As part of our commitment to spreading awareness and supporting the Breast Cancer Research Foundation, we are featuring Survivor Stories through the entire month of October. This first story is from a very strong and brave woman, Diana Devlin, who survived not one, but two cancers! Read below for her story. I have always been a very healthy individual with absolutely no medical issues. In April of 2004 I felt a small lump in my right breast but it didn't seem out of the ordinary because I have fibrocystic breasts. I was due for my yearly checkup and I made an appointment to see my doctor in June 2004. Upon examining me, he didn't seem alarmed. He knew my history with lumpy breasts and said the lump was small, but still thought it best I see a surgeon so they could do a biopsy of the lump. When I phoned the surgeon's office, they wouldn't make the appointment because, as a freelancer for a skincare company, I had no insurance. They said to me "what will you do if it is something that requires surgery? How will you pay for it?" I became worried and started making phone calls to insurance companies. I was told by all of them, that if I had any pre-existing condition, any insurance I purchase would not cover any costs related to it. And since it was now in my medical records that a lump was found, if any bills were incurred to treat that lump, it would not be covered. I was scared, and I wasn't sure what to do next. So, at first, I did nothing. I let the rest of the summer go on as usual, but every night before falling asleep, I worried about the lump. I didn't know where to turn, but I knew I couldn't keep worrying. I finally decided I needed to go for a mammography, even if I had to pay for it myself. I scheduled the mammography in October. Seems fitting with all the Breast Cancer Awareness campaigns going on that month, right? Even before the appointment, I had a gut feeling that I knew what the outcome was going to be. After the procedure the nurse returned with a concerned look on her face. She said they needed to do an ultrasound on one breast to get a better idea what the lump was consisted of, so they could determine if it was cancerous. She escorted me down to the ultrasound department, and by the time we arrived, I was crying and told her how I didn't have insurance and didn't know what I was going to do. They did their best to console me and then proceeded to do the ultrasound. Little did I know, a guardian angel was watching over me while I had the ultrasound. A few hours later, after returning home, the nurse called me. Apparently there had been a surgeon at the hospital when I was having my tests done and the nurse had told her my story of being a freelancer with no insurance. It was at this point that my guardian angel was revealed. The surgeon, who turned out to be the kindest woman I've ever met in my life, insisted I call her office to schedule an appointment for a biopsy. It turned out to be the very surgeon I had tried to get an appointment with months earlier. We did the biopsy, and 2 days later, it was confirmed that I had Stage 1 breast cancer. When I panicked the surgeon told me about the Charity Care program, which helps individuals access affordable healthcare. With the guidance of my newfound angel, I was 100% approved for the program.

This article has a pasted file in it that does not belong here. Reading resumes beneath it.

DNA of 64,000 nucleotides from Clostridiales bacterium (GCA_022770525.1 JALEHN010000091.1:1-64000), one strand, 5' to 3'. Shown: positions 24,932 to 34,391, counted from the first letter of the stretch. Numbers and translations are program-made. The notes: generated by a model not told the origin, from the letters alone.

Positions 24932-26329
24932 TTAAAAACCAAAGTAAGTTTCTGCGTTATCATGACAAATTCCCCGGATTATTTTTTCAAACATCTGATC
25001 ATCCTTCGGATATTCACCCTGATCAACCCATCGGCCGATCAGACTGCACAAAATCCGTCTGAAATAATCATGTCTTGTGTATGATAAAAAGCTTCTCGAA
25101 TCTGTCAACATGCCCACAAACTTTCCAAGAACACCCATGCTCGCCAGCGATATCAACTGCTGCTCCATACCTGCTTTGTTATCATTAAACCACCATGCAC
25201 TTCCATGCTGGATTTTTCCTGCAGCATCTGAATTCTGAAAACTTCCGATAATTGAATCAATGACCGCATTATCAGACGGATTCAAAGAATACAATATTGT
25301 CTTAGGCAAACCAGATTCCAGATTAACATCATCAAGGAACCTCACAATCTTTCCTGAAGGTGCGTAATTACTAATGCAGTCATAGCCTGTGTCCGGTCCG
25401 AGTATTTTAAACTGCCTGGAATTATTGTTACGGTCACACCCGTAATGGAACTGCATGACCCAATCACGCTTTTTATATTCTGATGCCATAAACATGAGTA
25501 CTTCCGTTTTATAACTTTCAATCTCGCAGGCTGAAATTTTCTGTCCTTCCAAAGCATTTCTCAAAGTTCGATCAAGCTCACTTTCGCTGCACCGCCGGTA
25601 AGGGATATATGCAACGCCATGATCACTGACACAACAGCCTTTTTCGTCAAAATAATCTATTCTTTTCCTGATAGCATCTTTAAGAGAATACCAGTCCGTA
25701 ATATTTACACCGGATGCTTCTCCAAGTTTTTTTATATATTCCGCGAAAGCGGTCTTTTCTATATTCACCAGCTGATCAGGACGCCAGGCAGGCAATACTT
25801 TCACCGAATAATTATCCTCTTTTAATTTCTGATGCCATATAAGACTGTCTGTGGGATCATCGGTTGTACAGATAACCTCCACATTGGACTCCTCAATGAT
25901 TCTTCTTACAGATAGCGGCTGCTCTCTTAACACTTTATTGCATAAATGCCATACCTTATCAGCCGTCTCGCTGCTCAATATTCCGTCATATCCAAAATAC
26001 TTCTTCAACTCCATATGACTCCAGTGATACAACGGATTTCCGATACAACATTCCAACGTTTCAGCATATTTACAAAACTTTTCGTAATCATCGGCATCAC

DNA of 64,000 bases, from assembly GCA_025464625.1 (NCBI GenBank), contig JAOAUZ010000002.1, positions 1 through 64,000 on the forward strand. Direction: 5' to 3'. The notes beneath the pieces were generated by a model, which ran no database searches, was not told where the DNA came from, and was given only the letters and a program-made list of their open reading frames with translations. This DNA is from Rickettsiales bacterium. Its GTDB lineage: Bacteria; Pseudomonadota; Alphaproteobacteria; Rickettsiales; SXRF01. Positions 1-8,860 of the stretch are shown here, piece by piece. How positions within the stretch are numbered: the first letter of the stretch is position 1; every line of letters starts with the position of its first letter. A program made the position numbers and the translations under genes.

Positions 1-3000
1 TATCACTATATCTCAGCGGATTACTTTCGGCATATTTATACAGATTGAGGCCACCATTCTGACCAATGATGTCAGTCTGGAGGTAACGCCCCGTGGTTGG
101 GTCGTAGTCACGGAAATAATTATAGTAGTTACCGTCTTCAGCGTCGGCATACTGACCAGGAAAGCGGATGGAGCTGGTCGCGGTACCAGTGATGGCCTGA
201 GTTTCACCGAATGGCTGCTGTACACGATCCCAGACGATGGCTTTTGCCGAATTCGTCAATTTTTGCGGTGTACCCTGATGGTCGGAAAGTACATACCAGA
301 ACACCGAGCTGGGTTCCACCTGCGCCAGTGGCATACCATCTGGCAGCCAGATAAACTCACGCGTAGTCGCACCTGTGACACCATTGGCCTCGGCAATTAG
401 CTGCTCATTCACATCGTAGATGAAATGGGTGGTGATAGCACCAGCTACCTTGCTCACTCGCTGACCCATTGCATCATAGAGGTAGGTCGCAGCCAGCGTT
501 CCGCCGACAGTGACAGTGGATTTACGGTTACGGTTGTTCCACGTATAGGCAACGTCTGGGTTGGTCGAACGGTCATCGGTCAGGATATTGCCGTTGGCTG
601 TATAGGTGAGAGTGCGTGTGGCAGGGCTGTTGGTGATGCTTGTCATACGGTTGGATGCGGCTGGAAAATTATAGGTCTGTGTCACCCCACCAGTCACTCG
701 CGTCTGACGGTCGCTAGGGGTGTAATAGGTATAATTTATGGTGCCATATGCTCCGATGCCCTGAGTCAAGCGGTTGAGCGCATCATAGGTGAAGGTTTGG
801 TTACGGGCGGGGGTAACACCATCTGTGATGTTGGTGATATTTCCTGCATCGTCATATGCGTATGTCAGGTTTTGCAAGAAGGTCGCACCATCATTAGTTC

Surgery to remove the tumor was scheduled as soon as possible, upon my request. The surgery went extremely well and the pathology report had a fantastic prognosis. It appears the tumor had not grown any larger from when my gynecologist had examined me 4 months earlier. In the months leading up to the diagnosis, I had a "feeling" that something was "wrong", yet I had no idea what it was. I began working out at the gym 5 days a week and had an extremely healthy diet, to help ease the irrational anxiety I was having. So I look back in retrospect, and wonder if the radical change I made to my health may have halted the cancer from growing/spreading. My only treatment after surgery was 7 weeks of daily radiation therapy.
Two months after completing my breast cancer radiation treatments, I began to "sense" something was wrong again. I tried fighting off the feeling, assuming it was just a normal feeling of worry that everyone goes through after they've completed treatment for cancer. When you're in the "fight" mode, going through treatments, you have a sense of control, you're actively fighting the cancer. But once you've completed treatments, you feel vulnerable.
By the end of the summer of 2005, I began having anxiety attacks. I made an appointment with my radiation oncologist and told him I thought there was cancer somewhere else in my body. I mentioned that a few months earlier I had seen blood in the toilet after I had gone to the bathroom. My father had colon cancer at the age of 62 and I was only 39 years old at this point. I told him I wanted to have a colonoscopy. I knew deep down in my heart that they were going to find something, despite not having any symptoms. When I awoke from the sedation, my fears were confirmed. My doctor found a tiny little growth. It was SO small that he put a tattoo of a black dot on either side of it so the next doctor would be able to find it. The pathology report came back and confirmed it was colorectal cancer.